Antoine Vermette wins it in double OT as Blackhawks tie series


Antoine Vermette wins it in double OT as Blackhawks tie series

Antoine Vermette’s frustration with his Game 3 scratch was apparent the following day.

“I was not happy with that,” Vermette said on Friday. “But my job is to be ready whenever I have a chance to be in the lineup, and that’s what I’m going to do.”

Ready, he was.

Vermette scored the winning goal in double overtime, and the Blackhawks overcame a three-goals-in-37-seconds barrage by Anaheim to beat the Ducks 5-4 on Saturday night. The Blackhawks and Ducks are tied 2-2 in the Western Conference Finals series, which continues with Game 5 in Anaheim on Monday night.

[MORE: Five Things from Game 4 - Blackhawks back with a bang]

Brandon Saad and Jonathan Toews scored their first goals of this series. Brent Seabrook also scored for the Blackhawks. Corey Crawford stopped 47 of 51 shots, including all 17 the Ducks had in the first overtime, for the victory.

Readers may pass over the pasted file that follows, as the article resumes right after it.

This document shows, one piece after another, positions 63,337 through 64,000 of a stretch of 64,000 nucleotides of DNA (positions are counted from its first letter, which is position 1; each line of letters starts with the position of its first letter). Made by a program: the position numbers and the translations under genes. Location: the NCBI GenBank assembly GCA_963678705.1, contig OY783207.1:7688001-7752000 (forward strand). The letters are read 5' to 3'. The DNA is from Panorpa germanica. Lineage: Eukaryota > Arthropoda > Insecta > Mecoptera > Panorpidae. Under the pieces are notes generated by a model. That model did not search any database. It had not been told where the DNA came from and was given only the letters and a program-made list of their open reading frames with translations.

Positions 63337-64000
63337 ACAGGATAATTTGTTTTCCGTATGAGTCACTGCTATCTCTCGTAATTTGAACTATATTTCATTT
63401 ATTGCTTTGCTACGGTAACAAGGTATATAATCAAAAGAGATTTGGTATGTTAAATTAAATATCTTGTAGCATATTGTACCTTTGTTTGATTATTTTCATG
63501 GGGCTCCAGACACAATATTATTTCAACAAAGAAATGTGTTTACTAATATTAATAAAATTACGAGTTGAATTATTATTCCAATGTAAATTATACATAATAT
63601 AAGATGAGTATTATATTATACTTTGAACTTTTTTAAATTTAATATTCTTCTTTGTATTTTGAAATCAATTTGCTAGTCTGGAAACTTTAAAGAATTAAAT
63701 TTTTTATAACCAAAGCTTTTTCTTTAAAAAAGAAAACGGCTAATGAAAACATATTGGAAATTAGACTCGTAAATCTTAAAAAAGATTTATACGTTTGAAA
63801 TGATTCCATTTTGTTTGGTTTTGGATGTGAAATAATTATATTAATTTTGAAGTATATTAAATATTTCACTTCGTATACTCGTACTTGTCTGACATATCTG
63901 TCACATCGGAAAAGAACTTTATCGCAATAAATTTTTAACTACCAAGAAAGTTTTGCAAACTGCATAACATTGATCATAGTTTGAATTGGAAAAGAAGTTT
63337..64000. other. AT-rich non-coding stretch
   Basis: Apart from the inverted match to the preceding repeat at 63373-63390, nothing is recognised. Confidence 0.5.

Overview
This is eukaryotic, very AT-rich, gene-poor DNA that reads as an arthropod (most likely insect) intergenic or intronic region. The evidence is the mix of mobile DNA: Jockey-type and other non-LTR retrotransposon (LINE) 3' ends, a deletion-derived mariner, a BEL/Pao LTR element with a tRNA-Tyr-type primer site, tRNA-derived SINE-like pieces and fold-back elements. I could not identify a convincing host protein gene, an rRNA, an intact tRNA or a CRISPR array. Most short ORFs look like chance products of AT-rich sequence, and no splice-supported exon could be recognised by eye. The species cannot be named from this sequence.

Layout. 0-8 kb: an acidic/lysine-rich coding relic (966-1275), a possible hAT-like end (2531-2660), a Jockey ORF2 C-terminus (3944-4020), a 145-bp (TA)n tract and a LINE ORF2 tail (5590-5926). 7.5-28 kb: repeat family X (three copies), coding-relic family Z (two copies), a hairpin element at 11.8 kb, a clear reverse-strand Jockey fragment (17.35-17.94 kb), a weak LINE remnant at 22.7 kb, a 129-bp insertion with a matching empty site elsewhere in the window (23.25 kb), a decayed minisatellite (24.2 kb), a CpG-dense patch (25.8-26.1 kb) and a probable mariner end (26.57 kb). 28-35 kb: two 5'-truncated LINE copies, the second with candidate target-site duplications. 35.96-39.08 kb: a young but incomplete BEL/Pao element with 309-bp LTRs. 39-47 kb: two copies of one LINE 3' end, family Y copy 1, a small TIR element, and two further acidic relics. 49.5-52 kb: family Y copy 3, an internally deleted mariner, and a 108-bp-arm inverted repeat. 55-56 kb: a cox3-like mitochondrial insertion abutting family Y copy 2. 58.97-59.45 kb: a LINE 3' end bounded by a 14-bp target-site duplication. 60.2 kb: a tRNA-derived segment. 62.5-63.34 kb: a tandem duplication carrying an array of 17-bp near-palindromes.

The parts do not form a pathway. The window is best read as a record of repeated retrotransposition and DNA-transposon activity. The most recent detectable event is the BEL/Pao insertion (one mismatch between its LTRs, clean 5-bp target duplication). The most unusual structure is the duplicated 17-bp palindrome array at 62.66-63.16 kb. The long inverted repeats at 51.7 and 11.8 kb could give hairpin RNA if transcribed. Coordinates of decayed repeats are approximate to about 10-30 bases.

For Vermette, there was no bitterness as he sat at the podium following Saturday’s game. There was also no it’s-about-me talk, with that game-winning goal lessening the scratch frustration.

“I mean, at the same time you don’t want to make an individual a story,” Vermette said. “The main focus is about the team’s success. That’s all that matters, so I’m glad we won tonight.”

Coach Joel Quenneville called Vermette, “a great pro.”

“I was very happy for him. What a huge goal for him and for us,” he said. “What makes our game so great is that players are so competitive, they want to play in the worst way and want more ice time as well. You can understand where he was at, very disappointed. But he stayed with it. That line had a couple of looks in overtime and I’m glad he finished it because that was a huge, huge goal. Huge.”

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It wasn’t looking like the Blackhawks would even get to overtime after the Ducks scored three times in 37 seconds in the third period. The Blackhawks had just taken a 3-1 lead on Seabrook’s goal when Ryan Kesler scored barely a minute later. Then Matt Beleskey and Corey Perry also scored, putting the Ducks up 4-3 midway through the third period.